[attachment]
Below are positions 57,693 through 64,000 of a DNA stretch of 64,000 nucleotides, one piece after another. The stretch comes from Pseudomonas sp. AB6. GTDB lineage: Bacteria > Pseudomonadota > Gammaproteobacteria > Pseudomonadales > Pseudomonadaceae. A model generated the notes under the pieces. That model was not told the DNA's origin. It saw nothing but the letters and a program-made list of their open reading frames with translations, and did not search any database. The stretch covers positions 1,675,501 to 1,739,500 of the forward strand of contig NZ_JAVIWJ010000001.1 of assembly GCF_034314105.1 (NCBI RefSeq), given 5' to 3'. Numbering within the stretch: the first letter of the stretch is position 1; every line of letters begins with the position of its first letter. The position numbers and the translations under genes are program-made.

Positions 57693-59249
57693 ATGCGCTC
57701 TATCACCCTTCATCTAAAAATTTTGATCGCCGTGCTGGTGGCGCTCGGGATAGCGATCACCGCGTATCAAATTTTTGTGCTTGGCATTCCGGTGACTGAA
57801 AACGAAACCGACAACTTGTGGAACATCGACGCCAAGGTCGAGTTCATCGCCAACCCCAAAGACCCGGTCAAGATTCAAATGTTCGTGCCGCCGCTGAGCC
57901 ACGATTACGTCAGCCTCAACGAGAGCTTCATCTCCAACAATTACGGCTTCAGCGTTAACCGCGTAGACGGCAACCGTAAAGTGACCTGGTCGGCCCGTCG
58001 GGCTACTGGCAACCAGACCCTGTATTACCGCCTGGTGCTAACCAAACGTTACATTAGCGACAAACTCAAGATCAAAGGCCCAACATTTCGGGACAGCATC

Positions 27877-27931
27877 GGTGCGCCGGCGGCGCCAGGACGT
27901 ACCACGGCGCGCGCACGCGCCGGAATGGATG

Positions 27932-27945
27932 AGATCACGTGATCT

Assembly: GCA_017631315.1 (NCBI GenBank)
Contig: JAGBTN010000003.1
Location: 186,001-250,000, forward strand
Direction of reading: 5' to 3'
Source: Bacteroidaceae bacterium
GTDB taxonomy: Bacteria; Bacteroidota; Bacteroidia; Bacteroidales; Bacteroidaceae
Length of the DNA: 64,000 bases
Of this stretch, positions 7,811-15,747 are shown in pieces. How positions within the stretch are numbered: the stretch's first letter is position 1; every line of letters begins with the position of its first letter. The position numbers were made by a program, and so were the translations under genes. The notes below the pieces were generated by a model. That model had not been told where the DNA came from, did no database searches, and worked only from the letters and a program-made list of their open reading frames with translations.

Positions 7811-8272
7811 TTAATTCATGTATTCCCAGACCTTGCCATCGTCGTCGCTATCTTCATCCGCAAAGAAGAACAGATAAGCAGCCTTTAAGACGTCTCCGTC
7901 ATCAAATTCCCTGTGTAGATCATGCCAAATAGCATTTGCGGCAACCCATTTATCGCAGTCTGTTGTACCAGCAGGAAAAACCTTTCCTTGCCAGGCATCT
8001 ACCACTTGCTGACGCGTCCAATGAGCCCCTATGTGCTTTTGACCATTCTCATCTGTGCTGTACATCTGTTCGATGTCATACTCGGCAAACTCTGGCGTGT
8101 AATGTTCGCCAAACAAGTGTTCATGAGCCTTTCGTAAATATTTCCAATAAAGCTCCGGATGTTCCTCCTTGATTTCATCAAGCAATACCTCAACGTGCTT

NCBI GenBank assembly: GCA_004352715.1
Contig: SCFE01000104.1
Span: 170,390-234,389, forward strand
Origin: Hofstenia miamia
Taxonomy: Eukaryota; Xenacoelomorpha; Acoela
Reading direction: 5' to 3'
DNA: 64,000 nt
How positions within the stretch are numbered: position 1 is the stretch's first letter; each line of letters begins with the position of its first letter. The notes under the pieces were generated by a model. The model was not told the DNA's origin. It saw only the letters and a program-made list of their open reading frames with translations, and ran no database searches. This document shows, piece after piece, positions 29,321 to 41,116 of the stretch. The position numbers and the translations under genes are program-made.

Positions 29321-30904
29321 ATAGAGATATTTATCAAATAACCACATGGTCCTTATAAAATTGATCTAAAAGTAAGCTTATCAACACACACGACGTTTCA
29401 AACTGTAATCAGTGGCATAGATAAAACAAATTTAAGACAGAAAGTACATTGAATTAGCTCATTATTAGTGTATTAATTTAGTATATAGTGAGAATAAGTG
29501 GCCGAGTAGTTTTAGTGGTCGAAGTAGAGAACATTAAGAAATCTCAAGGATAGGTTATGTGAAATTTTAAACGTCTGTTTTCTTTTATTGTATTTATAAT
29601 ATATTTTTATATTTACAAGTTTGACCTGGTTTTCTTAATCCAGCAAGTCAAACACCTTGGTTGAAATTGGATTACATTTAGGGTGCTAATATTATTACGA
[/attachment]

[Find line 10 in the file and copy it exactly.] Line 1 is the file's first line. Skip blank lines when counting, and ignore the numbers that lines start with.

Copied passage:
27901 ACCACGGCGCGCGCACGCGCCGGAATGGATG